What an astonishing thing a book is. It’s a flat object made from a tree with flexible parts on which are imprinted lots of funny dark squiggles. But one glance at it and you’re inside the mind of another person, maybe somebody dead for thousands of years. Across the millennia, an author is speaking clearly and silently inside your head, directly to you. Writing is perhaps the greatest of human inventions, binding together people who never knew each other, citizens of distant epochs. Books break the shackles of time. A book is proof that humans are capable of working magic. -The Persistence of Memory, Cosmos

(via 3D-Print Your Own Ancient Art at Museum Scanathon | Wired Design |

Some of the pieces are old, delicate, and without obvious use, Villamil said. A printed version lets you manipulate it, play with it, and maybe figure out what it was for without damaging the original.

Professional-grade Dimension and Objet printers at the nearby San Francisco TechShop (an Autodesk partner) ran overnight, producing figures like Seated Ganesha, an elephant deity from 13th-century India. Tuesday, over lunch, the artists showed off their printed models, tossing out ideas for further enhancements. Print another Seated Ganesh out of translucent plastic, with a hollow interior, and run an LED up it, Pramuk suggested. Then, connect it to an arduino, and program it to light up when someone enters the room.

(via Dangerous Minds | Robot band plays the B-52s’ ‘Rock Lobster’)

The Bit-52s were the brainchild of a James Cochrane of Toronto, Canada, and hats off to him.

The concept of a mechanized B-52s cover band reminds me of something I was thinking during the show…. how can I say this…. are DEVO and the B-52s diametric opposites? The B-52s and DEVO started around the same time, achieved national success around the same time, they have in common an obsession with the conformist, gee-whiz 1950s and a bent for simple instrumentation—you can program random computer parts to play “Rock Lobster,” and I reckon the same is true of “Whip It.” But their world views … have the B-52s ever commented negatively on the 1950s or conformist America in their music? They named themselves after a beehive hairdo and obviously they’re entirely camp, but their perspective is all “Let’s go to outer space and send the girl from Ipanema to Greenland! Roam if you want to!” It’s all danceable, lovable positivity. DEVO isn’t like that. They’re both great bands and they share some DNA but they’re just real different when you dig a little deeper.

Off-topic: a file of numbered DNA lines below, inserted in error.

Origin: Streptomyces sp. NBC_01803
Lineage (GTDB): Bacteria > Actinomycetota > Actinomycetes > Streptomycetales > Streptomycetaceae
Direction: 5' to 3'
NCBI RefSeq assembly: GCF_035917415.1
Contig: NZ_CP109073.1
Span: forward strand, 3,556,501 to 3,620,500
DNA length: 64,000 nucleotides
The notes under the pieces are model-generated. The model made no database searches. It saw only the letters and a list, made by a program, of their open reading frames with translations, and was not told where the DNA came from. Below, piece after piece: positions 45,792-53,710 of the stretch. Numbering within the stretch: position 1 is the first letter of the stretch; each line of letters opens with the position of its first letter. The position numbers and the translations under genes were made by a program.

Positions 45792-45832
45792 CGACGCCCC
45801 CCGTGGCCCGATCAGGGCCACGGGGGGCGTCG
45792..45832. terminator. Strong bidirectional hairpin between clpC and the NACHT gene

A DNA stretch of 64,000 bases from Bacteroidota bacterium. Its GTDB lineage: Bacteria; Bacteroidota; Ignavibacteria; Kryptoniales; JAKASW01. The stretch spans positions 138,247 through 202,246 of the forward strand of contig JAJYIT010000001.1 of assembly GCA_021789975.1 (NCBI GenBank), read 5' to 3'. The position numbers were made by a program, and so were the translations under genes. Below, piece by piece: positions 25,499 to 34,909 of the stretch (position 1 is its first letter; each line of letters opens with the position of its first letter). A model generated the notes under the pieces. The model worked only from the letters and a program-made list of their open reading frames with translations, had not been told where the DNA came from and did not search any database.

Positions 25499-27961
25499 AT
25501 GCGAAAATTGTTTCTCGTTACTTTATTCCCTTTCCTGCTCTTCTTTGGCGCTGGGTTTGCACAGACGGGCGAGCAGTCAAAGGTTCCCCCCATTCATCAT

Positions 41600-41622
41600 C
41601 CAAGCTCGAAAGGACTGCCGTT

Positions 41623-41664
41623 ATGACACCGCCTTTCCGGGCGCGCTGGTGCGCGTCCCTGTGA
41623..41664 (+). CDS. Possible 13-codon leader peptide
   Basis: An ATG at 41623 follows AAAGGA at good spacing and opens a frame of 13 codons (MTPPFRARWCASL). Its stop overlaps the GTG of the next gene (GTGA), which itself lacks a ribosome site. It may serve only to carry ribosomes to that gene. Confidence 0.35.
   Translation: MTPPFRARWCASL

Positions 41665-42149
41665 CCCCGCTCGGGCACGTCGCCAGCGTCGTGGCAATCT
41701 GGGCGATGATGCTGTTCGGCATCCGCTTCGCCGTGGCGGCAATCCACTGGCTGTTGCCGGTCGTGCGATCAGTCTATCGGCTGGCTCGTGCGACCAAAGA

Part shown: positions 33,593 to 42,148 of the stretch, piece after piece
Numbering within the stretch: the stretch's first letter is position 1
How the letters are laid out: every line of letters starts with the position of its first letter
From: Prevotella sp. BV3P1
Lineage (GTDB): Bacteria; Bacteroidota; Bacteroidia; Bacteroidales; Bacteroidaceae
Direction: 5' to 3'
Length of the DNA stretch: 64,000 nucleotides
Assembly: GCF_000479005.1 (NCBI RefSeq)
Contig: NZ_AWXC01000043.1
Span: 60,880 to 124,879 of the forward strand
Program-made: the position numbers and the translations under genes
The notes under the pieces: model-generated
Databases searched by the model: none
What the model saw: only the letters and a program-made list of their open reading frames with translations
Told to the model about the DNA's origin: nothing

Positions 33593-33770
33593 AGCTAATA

Anyway, the Bit-52s are a-ight but the B-52s were better. 

The new face of education.

14-year-old girl shot by Taliban sent to UK for treatment

Reuters: 14-year-old Malala Yousafzai, a young Pakistani activist who was shot by Taliban last week, has been sent to the United Kingdom for further treatment.

A military spokesman announced the transport Monday. The spokesman said Yousafzai will require long-term care to recover. Yousafzai was shot because of her activism work against the Taliban’s efforts to keep girls from receiving an education.

Photo: A student holds an image of Malala Yousafzai  who was shot on Tuesday by the Taliban, during a rally in Lahore on October 14, 2012. (Mohsin Raza  /  REUTERS)

Could Voyager 1 have finally left the Solar System?



Voyager 1: beyond the edge of the solar system at last?

This graph may hold the tell-tale pieces of data showing that Voyager 1 has left the Solar System. The sudden reduction in the number of charged particles that hit the craft’s detectors signal that it crossed some sort of boundary in September. Perhaps this means that it is no longer being bombarded by the solar wind, and that it has reached interstellar space?

(via Basic Space)

Voyager is my favorite spacecraft. This news makes me happy.

(yes… I am geeky enough to have a “favorite spacecraft”)